Bashing Big Tech has become something of a rare, unifying pastime in these divided times. But more nuanced views, in our world of thumbs up and crying emoji, can be harder to pin down.
Researchers from the Center for Growth and Opportunity at Utah State University want to shed more light on the attitudes of Americans more broadly and how they view our biggest tech firms.
The Center worked with YouGov on its latest poll, which found there’s plenty of distrust. But in the words of a Facebook relationship status — it’s complicated.
“Marketplace Tech” received exclusive, advance access to the center’s latest poll results. Meghan McCarty Carino spoke with Taylor Barkley, technology and innovation director at CGO to discuss which companies people trust or distrust and the various distinctions behind those trust issues.
The following is an edited transcript of their conversation.
Taylor Barkley: So in our latest poll, TikTok and Facebook were the most distrusted companies and Amazon and Google were the most trusted.
Meghan McCarty Carino: What do you think informs the variation that you see there?
Barkley: You know, it’s difficult to tell for sure. But what really popped out to us in our data was partisan identification and level of political activity. So we asked respondents, do they identify as conservative, liberal or Democrat, Republican, as well as with four categories to gauge political interest – “hardly at all” and the other end was “most of the time.” And those who pay attention most of the time had the highest level of distrust, and those who pay attention hardly at all on political issues had the lowest levels of distrust or the most trust. Another thing that jumps out to us is the most distrusted companies in our survey this year and in the prior three surveys going back to 2020, are social media companies. More than others on the list, they’re dealing with issues of speech. I think the public can perceive them as arbiters of speech and of course, speech issues, get caught up into political considerations. So those who are paying attention to politics most of the time, as opposed to hardly at all, I think, that will greatly sway their perceptions and trust of these companies.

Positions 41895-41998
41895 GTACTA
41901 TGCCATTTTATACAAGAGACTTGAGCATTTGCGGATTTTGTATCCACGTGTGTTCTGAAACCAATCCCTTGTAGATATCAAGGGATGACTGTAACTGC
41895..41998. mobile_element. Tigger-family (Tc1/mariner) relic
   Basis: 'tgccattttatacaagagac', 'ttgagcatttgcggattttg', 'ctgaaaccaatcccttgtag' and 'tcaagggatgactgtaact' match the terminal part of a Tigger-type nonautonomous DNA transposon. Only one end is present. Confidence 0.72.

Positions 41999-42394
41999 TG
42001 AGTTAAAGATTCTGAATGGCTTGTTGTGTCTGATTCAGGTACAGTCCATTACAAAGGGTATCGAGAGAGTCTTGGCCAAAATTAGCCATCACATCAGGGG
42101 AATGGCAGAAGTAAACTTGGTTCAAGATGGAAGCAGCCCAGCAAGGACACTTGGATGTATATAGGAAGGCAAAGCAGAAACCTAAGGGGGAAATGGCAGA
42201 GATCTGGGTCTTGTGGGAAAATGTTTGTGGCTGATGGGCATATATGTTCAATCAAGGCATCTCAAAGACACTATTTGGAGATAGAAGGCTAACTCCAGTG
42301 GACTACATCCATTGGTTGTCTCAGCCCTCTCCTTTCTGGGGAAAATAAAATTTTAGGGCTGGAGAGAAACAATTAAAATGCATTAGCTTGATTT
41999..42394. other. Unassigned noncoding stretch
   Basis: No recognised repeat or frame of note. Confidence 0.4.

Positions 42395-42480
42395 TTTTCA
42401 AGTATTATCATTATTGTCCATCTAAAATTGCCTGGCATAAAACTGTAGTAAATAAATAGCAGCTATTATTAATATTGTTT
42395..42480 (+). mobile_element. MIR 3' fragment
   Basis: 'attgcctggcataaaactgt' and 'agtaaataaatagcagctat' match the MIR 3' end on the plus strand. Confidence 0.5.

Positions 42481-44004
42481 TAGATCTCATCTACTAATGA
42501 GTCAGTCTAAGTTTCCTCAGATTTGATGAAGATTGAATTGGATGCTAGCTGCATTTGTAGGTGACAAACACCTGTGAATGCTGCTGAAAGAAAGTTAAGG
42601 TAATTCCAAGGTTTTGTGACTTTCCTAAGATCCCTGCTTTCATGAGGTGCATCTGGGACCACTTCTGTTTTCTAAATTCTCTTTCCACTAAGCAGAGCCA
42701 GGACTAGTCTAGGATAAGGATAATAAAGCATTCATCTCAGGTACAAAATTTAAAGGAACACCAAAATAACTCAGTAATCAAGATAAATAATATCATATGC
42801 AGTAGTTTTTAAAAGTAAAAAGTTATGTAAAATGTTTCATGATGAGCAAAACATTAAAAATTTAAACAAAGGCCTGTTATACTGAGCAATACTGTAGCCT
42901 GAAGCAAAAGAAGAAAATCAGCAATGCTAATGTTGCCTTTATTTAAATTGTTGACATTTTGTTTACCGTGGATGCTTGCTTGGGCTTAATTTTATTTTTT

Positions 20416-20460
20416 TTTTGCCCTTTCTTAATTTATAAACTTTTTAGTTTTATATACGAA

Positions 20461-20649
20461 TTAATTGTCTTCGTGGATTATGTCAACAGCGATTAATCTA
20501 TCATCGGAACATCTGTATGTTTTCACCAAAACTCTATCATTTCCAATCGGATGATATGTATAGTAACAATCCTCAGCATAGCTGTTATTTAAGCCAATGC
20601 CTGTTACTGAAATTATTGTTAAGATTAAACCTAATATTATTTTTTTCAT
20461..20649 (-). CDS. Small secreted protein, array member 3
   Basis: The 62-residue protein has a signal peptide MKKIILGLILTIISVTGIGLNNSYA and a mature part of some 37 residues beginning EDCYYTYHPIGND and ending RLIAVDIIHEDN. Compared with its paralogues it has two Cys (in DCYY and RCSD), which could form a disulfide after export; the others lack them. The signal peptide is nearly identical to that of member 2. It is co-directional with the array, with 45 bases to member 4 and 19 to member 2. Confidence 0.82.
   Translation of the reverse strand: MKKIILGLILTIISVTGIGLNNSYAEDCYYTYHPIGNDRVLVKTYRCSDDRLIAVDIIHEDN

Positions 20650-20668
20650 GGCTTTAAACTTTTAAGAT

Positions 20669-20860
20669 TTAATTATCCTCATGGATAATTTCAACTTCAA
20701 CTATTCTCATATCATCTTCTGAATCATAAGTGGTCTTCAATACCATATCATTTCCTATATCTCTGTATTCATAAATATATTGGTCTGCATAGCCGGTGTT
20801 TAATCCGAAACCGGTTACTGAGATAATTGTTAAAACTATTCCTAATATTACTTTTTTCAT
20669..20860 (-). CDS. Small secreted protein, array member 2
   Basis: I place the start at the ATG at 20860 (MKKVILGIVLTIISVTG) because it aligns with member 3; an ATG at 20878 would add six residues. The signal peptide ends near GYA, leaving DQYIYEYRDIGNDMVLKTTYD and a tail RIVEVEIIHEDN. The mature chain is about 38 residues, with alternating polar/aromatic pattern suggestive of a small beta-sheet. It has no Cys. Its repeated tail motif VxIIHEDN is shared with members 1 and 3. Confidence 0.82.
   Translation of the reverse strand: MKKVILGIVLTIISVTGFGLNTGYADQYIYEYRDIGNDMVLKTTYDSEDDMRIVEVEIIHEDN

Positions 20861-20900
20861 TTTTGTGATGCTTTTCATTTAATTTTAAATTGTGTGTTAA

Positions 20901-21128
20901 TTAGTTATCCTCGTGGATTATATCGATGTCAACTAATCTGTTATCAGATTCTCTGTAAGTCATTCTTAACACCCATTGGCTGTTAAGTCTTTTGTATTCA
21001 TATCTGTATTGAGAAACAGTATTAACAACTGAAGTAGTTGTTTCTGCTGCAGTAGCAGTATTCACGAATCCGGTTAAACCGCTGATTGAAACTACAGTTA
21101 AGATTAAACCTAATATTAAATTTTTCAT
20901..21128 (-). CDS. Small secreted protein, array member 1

McCarty Carino: Do you think non-social media companies like Amazon and Google just seem more trustworthy sort of in relief to social media companies? Or are they representing something to people that makes them more trustworthy?
Barkley: I think across the board, I think all these companies, for most Americans, their experience of these platforms and services are good. You know, they work as they should, they’re helpful in their daily life for providing positive benefits. And I think one thing that I’ve been wrestling with, thinking about is, you know, perhaps [when] using a social media company, it’s a little less clear what is the benefit to me. I can see family and friends and stay connected and watch interesting videos. But when I use Amazon, for instance, I’m there to shop, I’m there to find something that’s helpful. I’m trusting them with my credit card data, for instance. And it’s a much clearer like one-to-one connection between the benefit I get out of their services, as opposed to say, a social media company, so that might be another aspect.
McCarty Carino: So this issue of speech was clearly important. And the way these platforms, social media platforms, moderate content, also was something important that you asked about. What did you find in terms of how people feel about that?